Neuromyelitis optica with brainstem lesion mistaken for brainstem glioma

Case report

Keun Young Park Department of Neurosurgery, Brain Research Institute, and

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 M.D.
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Jung Yong Ahn Department of Neurosurgery, Brain Research Institute, and

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 M.D., Ph.D.
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Jun Hyung Cho Department of Neurosurgery, Brain Research Institute, and

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Young Chul Choi Department of Neurology, Yonsei University College of Medicine, Seoul, Republic of Korea

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Kyu Sung Lee Department of Neurosurgery, Brain Research Institute, and

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 M.D., Ph.D.
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✓Neuromyelitis optica (NMO) is a severe demyelinating syndrome defined principally by its tendency to affect optic nerves and the spinal cord selectively. Asymptomatic brain lesions have recently become a common finding in NMO, and symptomatic brain lesions do not exclude the diagnosis of this entity. The authors describe the case of a 12-year-old girl suffering from an unusually atypical form of NMO in which a brainstem lesion was mistaken for a brainstem glioma. Brainstem involvement in NMO exhibits variable features on neuroimaging and is confused with brainstem glioma in cases of extensive brainstem involvement in childhood. Careful differential diagnosis and proper treatment are vital for a favorable prognosis.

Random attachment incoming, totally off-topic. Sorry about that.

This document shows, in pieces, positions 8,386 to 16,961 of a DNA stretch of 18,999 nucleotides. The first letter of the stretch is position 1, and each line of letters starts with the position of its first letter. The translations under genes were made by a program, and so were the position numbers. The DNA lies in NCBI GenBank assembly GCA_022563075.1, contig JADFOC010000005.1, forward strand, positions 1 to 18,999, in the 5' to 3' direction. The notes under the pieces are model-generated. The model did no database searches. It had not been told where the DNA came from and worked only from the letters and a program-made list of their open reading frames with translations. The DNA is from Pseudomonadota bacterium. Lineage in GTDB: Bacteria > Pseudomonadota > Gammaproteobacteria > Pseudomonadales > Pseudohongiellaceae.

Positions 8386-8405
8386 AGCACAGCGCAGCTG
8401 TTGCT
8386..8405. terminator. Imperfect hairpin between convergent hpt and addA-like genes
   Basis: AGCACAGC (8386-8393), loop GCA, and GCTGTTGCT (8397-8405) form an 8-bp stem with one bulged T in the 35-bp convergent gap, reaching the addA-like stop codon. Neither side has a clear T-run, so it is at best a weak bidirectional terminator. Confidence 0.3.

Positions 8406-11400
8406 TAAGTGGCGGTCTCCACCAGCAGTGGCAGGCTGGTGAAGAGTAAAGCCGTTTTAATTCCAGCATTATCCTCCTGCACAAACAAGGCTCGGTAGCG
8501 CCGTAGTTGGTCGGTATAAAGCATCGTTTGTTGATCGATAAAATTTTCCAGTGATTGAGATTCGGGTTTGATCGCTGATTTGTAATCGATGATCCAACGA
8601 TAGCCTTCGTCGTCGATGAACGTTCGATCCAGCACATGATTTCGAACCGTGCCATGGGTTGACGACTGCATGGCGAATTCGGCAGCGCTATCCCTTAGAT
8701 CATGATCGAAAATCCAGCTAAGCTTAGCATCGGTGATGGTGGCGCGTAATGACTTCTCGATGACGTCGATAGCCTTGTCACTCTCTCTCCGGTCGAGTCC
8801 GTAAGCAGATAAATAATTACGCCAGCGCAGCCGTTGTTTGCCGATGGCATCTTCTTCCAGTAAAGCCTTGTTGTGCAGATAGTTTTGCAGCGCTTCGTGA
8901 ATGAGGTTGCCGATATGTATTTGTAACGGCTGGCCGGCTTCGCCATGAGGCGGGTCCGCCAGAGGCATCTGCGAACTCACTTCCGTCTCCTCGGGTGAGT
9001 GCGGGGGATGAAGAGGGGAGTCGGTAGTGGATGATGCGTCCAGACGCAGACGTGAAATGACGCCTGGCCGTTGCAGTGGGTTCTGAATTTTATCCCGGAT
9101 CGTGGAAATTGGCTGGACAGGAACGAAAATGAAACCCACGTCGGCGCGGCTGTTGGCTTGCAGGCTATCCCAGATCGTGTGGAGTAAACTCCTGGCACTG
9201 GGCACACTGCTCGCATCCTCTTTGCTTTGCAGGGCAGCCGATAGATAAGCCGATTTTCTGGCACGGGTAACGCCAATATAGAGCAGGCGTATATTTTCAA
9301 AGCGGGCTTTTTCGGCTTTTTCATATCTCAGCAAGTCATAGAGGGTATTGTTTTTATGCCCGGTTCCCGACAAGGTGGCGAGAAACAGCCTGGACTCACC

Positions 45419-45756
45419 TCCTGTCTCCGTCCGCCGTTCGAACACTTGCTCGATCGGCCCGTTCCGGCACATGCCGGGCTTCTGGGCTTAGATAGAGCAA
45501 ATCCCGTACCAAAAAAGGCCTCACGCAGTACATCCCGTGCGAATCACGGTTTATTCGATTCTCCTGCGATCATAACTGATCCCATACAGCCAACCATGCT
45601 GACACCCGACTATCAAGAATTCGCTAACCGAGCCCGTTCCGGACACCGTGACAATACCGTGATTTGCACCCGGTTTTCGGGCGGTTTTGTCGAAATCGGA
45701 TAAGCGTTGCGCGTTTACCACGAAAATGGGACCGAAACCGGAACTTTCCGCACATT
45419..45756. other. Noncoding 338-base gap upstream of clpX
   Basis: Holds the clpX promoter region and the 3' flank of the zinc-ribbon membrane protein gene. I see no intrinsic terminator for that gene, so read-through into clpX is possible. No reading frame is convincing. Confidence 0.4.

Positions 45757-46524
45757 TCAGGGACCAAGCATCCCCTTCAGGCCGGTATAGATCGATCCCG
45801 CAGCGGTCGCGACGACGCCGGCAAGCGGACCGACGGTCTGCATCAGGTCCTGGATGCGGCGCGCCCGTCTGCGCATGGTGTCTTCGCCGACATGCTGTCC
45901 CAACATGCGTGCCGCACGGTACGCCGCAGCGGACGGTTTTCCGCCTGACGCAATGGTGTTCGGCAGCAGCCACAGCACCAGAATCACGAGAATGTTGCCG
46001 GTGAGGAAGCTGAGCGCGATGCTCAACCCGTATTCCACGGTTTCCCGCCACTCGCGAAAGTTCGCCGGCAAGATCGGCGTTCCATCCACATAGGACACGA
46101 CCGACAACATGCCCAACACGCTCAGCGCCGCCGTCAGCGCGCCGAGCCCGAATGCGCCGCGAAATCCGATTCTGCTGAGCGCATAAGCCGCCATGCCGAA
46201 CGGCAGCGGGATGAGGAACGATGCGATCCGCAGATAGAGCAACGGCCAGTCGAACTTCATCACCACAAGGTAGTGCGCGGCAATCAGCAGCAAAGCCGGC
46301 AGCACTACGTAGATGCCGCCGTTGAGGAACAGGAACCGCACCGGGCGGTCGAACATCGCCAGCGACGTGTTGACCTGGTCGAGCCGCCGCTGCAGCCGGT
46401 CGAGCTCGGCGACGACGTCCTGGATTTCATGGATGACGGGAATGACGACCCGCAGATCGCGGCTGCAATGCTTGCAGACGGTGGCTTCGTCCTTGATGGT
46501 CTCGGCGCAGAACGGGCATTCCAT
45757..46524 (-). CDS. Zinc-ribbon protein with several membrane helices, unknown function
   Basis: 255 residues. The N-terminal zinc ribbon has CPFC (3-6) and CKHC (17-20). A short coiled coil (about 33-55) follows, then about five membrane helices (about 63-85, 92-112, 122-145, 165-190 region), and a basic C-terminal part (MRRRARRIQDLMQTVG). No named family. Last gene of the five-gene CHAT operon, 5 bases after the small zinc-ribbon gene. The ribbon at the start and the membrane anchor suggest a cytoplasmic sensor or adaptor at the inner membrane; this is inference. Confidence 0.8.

Abbreviations used in this paper:

CSF = cerebrospinal fluid; IgG = immunoglobulin G; MR = magnetic resonance; MS = multiple sclerosis; NAA = N-acetylaspartate; NMO = neuromyelitis optica.
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